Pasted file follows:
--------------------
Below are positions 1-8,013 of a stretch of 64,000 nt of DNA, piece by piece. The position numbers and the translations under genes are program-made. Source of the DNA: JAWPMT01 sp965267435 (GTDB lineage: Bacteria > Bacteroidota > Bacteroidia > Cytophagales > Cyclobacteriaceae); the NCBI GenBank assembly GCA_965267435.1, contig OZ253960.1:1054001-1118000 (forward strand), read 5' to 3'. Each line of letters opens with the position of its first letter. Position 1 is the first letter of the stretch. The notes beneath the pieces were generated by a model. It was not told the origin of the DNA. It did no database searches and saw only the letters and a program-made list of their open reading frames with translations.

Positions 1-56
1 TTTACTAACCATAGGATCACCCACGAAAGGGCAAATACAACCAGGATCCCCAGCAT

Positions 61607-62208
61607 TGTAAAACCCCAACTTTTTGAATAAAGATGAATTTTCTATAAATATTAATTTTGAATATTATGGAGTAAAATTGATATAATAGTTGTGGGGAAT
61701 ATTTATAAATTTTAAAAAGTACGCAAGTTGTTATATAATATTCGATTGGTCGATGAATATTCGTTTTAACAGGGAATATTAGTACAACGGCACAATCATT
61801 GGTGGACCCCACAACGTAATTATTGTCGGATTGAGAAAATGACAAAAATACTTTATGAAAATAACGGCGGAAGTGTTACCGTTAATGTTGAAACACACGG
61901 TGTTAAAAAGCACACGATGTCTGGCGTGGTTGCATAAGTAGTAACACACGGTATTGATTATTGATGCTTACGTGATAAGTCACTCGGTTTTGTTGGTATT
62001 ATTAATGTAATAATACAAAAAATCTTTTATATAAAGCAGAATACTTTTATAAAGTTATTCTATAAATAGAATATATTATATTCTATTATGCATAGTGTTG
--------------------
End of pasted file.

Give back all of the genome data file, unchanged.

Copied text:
Below are positions 1-8,013 of a stretch of 64,000 nt of DNA, piece by piece. The position numbers and the translations under genes are program-made. Source of the DNA: JAWPMT01 sp965267435 (GTDB lineage: Bacteria > Bacteroidota > Bacteroidia > Cytophagales > Cyclobacteriaceae); the NCBI GenBank assembly GCA_965267435.1, contig OZ253960.1:1054001-1118000 (forward strand), read 5' to 3'. Each line of letters opens with the position of its first letter. Position 1 is the first letter of the stretch. The notes beneath the pieces were generated by a model. It was not told the origin of the DNA. It did no database searches and saw only the letters and a program-made list of their open reading frames with translations.

Positions 1-56
1 TTTACTAACCATAGGATCACCCACGAAAGGGCAAATACAACCAGGATCCCCAGCAT

Positions 61607-62208
61607 TGTAAAACCCCAACTTTTTGAATAAAGATGAATTTTCTATAAATATTAATTTTGAATATTATGGAGTAAAATTGATATAATAGTTGTGGGGAAT
61701 ATTTATAAATTTTAAAAAGTACGCAAGTTGTTATATAATATTCGATTGGTCGATGAATATTCGTTTTAACAGGGAATATTAGTACAACGGCACAATCATT
61801 GGTGGACCCCACAACGTAATTATTGTCGGATTGAGAAAATGACAAAAATACTTTATGAAAATAACGGCGGAAGTGTTACCGTTAATGTTGAAACACACGG
61901 TGTTAAAAAGCACACGATGTCTGGCGTGGTTGCATAAGTAGTAACACACGGTATTGATTATTGATGCTTACGTGATAAGTCACTCGGTTTTGTTGGTATT
62001 ATTAATGTAATAATACAAAAAATCTTTTATATAAAGCAGAATACTTTTATAAAGTTATTCTATAAATAGAATATATTATATTCTATTATGCATAGTGTTG